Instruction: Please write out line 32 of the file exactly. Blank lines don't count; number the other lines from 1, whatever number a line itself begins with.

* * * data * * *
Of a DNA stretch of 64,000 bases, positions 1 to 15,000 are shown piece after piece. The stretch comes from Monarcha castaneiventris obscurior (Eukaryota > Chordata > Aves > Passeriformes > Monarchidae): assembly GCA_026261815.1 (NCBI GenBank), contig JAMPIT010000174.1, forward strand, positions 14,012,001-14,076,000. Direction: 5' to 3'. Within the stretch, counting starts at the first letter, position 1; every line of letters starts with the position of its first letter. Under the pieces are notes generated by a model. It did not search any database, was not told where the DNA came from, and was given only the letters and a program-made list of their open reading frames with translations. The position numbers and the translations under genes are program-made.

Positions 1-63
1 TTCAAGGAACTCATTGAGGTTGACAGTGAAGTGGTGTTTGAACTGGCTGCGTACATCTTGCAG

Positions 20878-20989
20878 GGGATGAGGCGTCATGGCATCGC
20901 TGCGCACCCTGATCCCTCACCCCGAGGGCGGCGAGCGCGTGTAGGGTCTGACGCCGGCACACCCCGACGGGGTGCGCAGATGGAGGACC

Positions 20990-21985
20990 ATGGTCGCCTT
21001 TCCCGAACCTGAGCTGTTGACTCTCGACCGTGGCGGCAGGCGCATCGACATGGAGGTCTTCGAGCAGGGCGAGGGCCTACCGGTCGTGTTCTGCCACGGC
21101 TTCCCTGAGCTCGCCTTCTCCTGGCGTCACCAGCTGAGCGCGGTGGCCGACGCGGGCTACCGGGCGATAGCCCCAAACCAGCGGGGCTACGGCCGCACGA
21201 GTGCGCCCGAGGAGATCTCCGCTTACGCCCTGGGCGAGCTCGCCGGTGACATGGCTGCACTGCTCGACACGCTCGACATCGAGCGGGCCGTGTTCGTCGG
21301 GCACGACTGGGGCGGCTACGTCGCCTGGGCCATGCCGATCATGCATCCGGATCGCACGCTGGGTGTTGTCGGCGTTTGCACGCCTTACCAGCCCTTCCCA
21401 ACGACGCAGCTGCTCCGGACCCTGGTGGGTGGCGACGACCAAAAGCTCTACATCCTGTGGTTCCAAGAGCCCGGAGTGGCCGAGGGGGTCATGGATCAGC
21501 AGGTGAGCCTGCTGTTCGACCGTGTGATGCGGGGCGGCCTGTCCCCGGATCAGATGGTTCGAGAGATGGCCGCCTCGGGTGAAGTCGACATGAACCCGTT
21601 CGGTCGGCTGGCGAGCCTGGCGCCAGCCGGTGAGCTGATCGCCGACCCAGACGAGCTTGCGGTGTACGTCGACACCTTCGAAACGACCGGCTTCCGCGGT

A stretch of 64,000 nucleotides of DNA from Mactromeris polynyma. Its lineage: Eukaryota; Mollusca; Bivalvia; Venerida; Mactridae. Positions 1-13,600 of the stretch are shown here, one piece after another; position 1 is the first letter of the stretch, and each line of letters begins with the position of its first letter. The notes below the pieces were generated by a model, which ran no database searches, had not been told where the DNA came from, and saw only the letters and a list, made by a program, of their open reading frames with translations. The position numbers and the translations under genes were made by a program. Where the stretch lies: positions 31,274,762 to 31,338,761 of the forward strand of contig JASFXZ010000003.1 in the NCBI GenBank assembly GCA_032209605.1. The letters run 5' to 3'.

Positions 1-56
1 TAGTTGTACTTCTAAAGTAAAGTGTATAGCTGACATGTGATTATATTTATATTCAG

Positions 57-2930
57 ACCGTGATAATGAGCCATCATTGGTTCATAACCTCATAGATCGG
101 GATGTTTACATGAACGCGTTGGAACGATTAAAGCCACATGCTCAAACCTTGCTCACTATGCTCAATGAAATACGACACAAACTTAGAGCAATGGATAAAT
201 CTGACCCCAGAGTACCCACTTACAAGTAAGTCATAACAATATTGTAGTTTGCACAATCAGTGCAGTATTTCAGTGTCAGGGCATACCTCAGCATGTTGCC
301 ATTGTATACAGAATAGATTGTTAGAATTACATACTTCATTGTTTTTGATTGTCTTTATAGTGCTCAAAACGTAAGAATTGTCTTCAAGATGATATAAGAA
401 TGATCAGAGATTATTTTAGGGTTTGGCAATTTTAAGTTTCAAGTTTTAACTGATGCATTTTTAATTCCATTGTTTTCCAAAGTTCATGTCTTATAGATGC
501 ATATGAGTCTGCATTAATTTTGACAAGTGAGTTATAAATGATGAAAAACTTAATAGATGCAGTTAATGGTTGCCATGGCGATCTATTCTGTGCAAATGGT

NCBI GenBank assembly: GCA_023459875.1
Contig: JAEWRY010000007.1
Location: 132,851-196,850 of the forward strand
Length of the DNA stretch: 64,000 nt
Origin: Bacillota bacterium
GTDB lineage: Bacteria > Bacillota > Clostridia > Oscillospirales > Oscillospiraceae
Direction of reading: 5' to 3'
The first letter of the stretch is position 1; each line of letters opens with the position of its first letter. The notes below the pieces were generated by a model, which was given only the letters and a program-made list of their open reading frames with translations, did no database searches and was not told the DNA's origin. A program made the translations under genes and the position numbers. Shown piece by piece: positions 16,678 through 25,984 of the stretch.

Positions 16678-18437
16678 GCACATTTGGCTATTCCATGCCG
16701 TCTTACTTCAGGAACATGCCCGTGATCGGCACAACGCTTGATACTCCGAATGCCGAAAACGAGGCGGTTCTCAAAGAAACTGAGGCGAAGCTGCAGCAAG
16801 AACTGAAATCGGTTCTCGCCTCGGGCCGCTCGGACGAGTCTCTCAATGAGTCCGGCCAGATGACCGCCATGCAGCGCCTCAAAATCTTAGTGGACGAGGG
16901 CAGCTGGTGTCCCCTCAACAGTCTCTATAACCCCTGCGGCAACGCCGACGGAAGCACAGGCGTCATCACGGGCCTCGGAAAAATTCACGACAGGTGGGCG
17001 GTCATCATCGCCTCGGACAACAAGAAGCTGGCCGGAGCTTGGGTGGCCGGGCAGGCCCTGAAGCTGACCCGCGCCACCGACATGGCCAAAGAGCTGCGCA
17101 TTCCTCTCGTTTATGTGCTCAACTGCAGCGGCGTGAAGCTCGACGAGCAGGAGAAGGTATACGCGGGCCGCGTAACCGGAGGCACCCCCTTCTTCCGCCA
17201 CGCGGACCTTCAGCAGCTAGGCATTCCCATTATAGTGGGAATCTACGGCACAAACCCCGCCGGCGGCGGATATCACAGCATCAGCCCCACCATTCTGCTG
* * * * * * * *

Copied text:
Direction of reading: 5' to 3'